As the COVID-19 pandemic spread across the globe, health care workers worried they would run out of ventilators needed to keep the sickest patients alive. That’s when Albert Chi, MD, MSE, an OHSU trauma surgeon, sprang into action.
At the first signs of an impending ventilator crisis, Chi pivoted his lab — which previously pioneered 3D-printed prosthetics for children — into developing a low-cost ventilator solution. The result is astonishing in its simplicity, accessibility and effectiveness. For less than $10 in materials, the crisis ventilator can be produced in a matter of hours using an industrial-quality 3D printer and components that are readily available at any hardware store.
The simple mechanical design has no specialized parts, sidestepping the supply chain problems that can slow delivery of ventilators from manufacturing plants to hospitals. The design is unique in providing the ability to conjure new ventilators in place for any hospital that can access a printer.
The ventilator could be a game changer for areas hardest hit by the COVID-19 virus. This week, Chi and his team filed for emergency use authorization from the U.S. Food and Drug Administration to speed the deployment of the design across the country.
Imitation lungs, real progress
Chi and his core team, lab research engineers Whitney Menzel and Evan Fontaine along with Stephanie Nonas, MD, director of the medical intensive care unit at OHSU, and Dennis Child, an OHSU respiratory therapist, began working on the design nearly four weeks ago — all in their homes due to physical distancing measures.
They wasted no time. The team worked around the clock to design, build and test a product that would have taken several months to develop in normal circumstances.
“It was complete excitement. It seemed as though our lab was made to do this,” said Chi. “To think outside of the box and to come up with a solution, my team was completely excited for the challenge.”
With initial prototypes, the team used small, balloon-like imitation lungs to test how the ventilator performed. After some modifications, they moved their testing to OHSU’s simulation lab to compare their design to a standard ventilator, using a mechanical training lung that can simulate the disease processes of COVID-19.
“We needed to know this ventilator will work on a diseased lung,” said Chi.
They repeated this process of testing, refinement and re-testing with help from the 3D printing technology firm Stratasys and the nonprofit organization Limbitless Solutions who partnered to print high-quality prototypes. The team also got an assist from Nike who helped by 3D printing the team’s design.
“It’s one thing to build it in a lab, but another thing to have a quality print that’s reliable so that you’re able to put it on a patient,” said Chi. “That’s where our partners at Nike and Stratasys came in. They enabled us to do robust materials testing.”
In just a few short weeks, the team arrived at a design that worked. In fact, tests on simulated lungs show it works as well as a conventional, standard-of-care ventilator.
The unit is purely mechanical, with no electronic parts. It runs on the standard oxygen supply available at hospitals and clinics worldwide — eliminating the need for electricity. It can be manufactured within three to eight hours, depending on the printer.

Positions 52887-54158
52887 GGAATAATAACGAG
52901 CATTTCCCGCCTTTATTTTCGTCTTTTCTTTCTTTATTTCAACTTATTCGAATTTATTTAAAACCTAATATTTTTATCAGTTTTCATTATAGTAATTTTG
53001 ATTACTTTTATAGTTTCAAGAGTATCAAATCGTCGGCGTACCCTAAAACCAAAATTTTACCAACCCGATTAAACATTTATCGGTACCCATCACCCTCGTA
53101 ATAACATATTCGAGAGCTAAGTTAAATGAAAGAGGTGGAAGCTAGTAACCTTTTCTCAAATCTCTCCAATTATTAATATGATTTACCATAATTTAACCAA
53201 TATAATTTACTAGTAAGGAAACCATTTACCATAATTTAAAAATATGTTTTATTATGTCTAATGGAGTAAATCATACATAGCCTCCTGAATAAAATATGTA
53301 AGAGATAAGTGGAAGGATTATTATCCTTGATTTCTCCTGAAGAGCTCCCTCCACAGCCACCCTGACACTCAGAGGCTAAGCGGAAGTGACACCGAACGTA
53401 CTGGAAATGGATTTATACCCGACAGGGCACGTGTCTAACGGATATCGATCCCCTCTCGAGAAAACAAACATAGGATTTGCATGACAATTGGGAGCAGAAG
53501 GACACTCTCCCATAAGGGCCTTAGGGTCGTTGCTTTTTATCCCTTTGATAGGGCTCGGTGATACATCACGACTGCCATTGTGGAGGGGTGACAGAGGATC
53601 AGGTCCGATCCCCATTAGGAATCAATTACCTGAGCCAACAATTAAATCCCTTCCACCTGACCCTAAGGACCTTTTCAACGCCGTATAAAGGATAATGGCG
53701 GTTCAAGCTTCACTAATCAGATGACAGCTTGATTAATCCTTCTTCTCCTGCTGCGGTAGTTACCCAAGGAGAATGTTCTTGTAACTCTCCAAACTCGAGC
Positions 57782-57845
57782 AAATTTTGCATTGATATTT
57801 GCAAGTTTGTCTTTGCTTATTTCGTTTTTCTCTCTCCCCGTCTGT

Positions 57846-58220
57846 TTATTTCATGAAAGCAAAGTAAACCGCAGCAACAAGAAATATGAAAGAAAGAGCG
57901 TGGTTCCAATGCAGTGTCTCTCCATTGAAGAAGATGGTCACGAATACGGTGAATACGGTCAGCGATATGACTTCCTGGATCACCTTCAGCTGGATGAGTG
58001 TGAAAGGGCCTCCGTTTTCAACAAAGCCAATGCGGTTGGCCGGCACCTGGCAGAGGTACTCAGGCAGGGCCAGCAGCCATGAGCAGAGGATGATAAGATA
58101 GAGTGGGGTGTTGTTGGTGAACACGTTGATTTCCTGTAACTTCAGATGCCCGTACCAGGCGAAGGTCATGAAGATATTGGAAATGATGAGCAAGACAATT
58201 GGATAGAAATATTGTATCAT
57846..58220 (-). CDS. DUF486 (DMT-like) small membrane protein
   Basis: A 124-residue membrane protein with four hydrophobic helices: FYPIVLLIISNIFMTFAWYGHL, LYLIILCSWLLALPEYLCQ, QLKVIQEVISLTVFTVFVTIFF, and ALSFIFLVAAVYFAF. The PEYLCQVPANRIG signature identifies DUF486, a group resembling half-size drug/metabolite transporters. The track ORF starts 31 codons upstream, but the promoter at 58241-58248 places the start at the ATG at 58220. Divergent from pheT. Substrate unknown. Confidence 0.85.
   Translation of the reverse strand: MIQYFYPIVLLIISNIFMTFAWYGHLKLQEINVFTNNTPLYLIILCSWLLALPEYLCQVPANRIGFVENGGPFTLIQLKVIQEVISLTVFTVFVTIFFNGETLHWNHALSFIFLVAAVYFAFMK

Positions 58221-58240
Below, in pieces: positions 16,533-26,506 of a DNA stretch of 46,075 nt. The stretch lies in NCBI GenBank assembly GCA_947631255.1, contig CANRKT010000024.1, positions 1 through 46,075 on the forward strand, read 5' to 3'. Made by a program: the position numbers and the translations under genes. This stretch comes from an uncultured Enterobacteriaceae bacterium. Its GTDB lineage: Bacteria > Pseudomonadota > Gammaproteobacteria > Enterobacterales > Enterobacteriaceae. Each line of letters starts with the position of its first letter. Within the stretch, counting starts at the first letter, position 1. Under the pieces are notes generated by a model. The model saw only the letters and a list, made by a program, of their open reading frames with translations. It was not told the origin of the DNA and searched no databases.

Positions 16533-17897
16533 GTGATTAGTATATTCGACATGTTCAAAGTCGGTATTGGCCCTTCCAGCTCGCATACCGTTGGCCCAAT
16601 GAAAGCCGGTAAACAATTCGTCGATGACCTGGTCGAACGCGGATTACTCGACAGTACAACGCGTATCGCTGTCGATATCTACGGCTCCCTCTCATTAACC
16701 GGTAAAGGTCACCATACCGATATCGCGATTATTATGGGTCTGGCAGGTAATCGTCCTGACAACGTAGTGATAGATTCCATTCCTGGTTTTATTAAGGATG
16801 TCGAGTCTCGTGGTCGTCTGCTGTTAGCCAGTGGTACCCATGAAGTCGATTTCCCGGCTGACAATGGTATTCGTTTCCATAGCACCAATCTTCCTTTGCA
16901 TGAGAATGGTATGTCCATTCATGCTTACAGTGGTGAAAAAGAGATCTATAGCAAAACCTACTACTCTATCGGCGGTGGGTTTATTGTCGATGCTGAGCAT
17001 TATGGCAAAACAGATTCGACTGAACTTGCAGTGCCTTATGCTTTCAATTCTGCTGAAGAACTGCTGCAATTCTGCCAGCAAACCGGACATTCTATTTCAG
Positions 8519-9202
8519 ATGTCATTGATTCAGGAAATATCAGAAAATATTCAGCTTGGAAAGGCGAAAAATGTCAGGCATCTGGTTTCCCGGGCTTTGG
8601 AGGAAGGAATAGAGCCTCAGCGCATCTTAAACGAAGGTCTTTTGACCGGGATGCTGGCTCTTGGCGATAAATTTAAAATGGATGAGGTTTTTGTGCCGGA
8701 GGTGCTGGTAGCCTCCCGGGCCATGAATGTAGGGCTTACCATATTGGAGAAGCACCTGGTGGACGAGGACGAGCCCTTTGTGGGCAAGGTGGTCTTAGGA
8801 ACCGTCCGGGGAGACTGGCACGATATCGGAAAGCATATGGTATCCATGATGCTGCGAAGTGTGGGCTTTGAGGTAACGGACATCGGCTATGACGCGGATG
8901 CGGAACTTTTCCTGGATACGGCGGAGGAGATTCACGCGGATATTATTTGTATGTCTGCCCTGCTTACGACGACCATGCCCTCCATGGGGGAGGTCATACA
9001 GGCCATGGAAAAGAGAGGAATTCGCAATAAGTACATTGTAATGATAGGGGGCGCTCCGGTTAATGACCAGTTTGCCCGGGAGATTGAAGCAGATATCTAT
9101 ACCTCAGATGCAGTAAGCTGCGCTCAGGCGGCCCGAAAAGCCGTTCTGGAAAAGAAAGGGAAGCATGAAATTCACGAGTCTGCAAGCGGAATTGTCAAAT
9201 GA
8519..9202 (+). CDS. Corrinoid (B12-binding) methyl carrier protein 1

Chi and his team did not sacrifice sophistication for simplicity. Compared to many emergency ventilator devices currently being developed, the ventilator can not only do basic ventilation, but also has more advanced ventilation modes for the sickest patients.
No patient who has a chance to survive with ventilation should die for lack of available equipment. If the design is approved by the FDA, clinicians around the world could be spared the heartbreaking burden of making life-or-death decisions forced by ventilator shortages.
Chi’s research and work wouldn’t have been possible without the generosity of donors. Philanthropic support for Chi’s lab has purchased equipment and materials and funded staff who are essential to this work. This support comes from many individual donors and from Fastpitch Cares, a local nonprofit organization.
For a better future
Long term, the design could be useful in future pandemics. Chi, formerly an officer in the U.S. Navy Reserve, also envisions the possibility of using the device as a “pocket vent” in military operations or in other austere environments with limited access to electricity — such as the scene of a natural disaster.
While rates of infection in Oregon and some parts of the United States appear to be flattening due to stay-at-home orders and other physical distancing measures, the virus continues to spread in other parts of the world. These ventilators may yet be necessary to manage secondary surges in Oregon and other hot spots that flare up across the U.S.
“This project had a greater scope and impact than just the state of Oregon — our goal was to impact the nation, even the world.”
“We’re not out of the woods yet,” said Chi.
Once the ventilator is approved by the FDA, Chi will begin reaching out to areas hardest hit by the virus and offer the 3D printing design to medical communities that need it. His team will also continue to test and refine the prototypes.
“Our response as a community has been incredible,” said Chi. “This project had a greater scope and impact than just the state of Oregon — our goal was to impact the nation, even the world.”